The plot of the book itself was interesting and I wanted to know more about who was killing the Shadowhunters and why. I do think we were told who and why, but I wished that more could have happened or something… I feel like an element was missing to this book in a way. I also wonder about the upcoming wedding, about what happened Jace and Sebastian, about what’s going to happen next with the characters. I mean, it was a good book, but I definitely think there was something missing from it that the last three books held.

In a way this book follows a whole new plotline with the same characters and all of that, but I’m not sure how I feel about this continuation. I loved the wrap-up to the first three books, but this one just feels a little off to me. But at the same time I’m also intrigued to see just where this new plot with Sebastian and Camille and everyone else takes us.

Overall, I do recommend giving this book a go if you’re reading the Mortal Instruments and just to enjoy what you can.

I give this book a 3.75/5 stars.

The Statistical Probability of Love at First Sight Book Review


Title: The Statistical Probability of Love at First Sight
Author: Jennifer E. Smith
Publisher: Poppy – an imprint of Hachette Book Group
Publication Date: January 2, 2012
Genres: Young Adult – Contemporary, Romance
Pages: 236
Format: Purchased Paperback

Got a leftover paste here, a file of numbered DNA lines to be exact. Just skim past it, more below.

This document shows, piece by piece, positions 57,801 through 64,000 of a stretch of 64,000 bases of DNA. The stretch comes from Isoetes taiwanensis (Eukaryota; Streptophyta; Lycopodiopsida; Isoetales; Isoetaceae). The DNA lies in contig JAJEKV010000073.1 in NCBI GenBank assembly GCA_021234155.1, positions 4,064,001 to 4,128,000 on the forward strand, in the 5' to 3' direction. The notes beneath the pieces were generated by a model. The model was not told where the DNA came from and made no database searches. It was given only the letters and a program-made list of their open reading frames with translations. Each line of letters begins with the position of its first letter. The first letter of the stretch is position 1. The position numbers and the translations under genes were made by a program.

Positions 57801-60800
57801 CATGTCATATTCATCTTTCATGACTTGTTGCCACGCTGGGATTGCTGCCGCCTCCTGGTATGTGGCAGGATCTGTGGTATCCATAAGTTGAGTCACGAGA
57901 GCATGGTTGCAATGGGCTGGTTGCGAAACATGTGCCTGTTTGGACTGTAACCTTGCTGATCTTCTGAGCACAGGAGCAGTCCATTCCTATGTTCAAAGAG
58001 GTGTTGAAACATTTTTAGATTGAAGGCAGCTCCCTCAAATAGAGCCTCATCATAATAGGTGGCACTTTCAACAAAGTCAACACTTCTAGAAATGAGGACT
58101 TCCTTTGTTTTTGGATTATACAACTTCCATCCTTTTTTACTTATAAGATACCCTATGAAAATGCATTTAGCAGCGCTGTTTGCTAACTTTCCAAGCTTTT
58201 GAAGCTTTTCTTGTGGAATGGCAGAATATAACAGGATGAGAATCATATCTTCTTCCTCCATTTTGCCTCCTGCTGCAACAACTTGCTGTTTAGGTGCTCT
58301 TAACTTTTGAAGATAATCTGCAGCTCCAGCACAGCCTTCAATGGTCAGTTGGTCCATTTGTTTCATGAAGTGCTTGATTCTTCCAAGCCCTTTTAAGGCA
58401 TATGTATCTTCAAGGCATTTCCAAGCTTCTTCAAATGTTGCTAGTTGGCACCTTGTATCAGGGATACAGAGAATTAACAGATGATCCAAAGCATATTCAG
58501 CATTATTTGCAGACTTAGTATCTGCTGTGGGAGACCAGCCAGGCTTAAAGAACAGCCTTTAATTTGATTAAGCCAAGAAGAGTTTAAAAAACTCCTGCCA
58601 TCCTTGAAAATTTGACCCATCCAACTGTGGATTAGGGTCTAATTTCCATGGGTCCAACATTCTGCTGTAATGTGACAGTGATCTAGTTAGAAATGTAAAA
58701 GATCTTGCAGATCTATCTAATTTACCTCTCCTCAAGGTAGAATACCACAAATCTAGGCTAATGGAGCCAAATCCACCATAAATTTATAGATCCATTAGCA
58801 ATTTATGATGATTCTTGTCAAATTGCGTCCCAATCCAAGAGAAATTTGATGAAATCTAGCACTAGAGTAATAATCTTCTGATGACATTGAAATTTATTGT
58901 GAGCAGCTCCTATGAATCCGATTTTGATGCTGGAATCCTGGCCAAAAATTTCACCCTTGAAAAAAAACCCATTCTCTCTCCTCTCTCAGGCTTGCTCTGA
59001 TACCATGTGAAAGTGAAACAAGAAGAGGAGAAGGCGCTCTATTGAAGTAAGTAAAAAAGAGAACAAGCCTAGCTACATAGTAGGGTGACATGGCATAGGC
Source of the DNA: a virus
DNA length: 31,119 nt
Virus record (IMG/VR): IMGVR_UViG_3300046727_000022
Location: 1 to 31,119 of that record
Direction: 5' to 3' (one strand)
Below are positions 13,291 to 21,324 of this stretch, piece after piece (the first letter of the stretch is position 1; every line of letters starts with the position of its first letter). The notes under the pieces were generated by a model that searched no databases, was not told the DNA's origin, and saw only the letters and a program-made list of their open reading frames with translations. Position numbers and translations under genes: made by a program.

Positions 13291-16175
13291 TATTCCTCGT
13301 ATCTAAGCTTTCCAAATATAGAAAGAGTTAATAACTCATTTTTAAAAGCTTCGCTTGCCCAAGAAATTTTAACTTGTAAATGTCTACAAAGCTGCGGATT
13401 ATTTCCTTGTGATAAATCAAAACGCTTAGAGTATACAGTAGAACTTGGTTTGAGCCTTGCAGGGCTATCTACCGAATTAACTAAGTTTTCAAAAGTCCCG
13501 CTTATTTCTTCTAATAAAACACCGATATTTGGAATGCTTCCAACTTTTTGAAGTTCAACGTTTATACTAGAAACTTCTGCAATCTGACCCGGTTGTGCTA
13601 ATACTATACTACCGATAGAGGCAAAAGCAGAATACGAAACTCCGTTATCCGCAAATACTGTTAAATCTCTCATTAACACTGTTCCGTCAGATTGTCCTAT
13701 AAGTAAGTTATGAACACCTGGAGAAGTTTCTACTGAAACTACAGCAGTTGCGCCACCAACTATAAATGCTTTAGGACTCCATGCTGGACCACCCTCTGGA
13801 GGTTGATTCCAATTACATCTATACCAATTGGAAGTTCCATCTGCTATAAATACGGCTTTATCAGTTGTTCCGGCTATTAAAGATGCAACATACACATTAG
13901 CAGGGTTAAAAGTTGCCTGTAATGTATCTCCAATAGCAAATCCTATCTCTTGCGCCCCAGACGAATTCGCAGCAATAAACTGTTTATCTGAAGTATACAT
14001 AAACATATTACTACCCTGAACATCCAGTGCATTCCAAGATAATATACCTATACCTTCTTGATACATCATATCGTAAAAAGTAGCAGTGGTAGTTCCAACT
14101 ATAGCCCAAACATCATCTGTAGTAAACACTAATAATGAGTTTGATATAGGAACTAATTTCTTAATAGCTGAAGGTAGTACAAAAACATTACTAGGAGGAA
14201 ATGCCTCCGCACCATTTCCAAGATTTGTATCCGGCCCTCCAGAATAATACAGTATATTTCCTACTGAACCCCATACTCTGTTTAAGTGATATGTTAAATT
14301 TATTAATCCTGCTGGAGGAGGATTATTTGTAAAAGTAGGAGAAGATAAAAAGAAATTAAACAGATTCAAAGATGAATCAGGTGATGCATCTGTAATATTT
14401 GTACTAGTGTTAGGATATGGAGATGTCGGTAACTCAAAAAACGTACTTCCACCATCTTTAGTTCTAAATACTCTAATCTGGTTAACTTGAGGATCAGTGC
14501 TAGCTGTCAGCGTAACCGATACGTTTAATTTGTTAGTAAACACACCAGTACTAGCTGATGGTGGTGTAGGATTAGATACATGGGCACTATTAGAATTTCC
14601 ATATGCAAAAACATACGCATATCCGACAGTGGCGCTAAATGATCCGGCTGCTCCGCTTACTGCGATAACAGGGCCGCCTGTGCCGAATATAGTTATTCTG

With the longest title award… “The Statistical Probability of Love at First Sight” by Jennifer E. Smith is about: “Four minutes changes everything. Hadley Sullivan 17 misses her flight at JFK airport, is late to her father’s second wedding in London with never-met stepmother. Hadley meets the perfect boy. Oliver is British, sits in her row. A long night on the plane passes in a blink, but the two lose track in arrival chaos. Can fate bring them together again?” (from Goodreads)

When I first picked this up I just needed a quick read, an easy romance, and something to make me go “aww” at the end. Well, this book was all of these things and I’m glad I picked it up.

Hadley has a strained relationship with her father after he left her mother, and that’s a major focus throughout most of the book. Though the conversations she has with Oliver distract her from those troubles or just shows more character, they’re still simple conversations and they made me smile. Hadley, herself, is a relatable teenager, I think. A lot of issues stem around her parents, but it’s mostly her own anger and frustration that lead to her issues. I liked that she was able to work them out in the end and everything and own up to her own feelings and anger. A good cry is good once in a while, you know?

Oliver a highly sarcastic guy, but he does it with humor and kindness. He made me chuckle several times and I liked that he had his own family issues to deal with. Though he wasn’t as open as Hadley was in the beginning, we did find out more about him and why he was so adamant about not sharing things about his own family. I liked him a lot.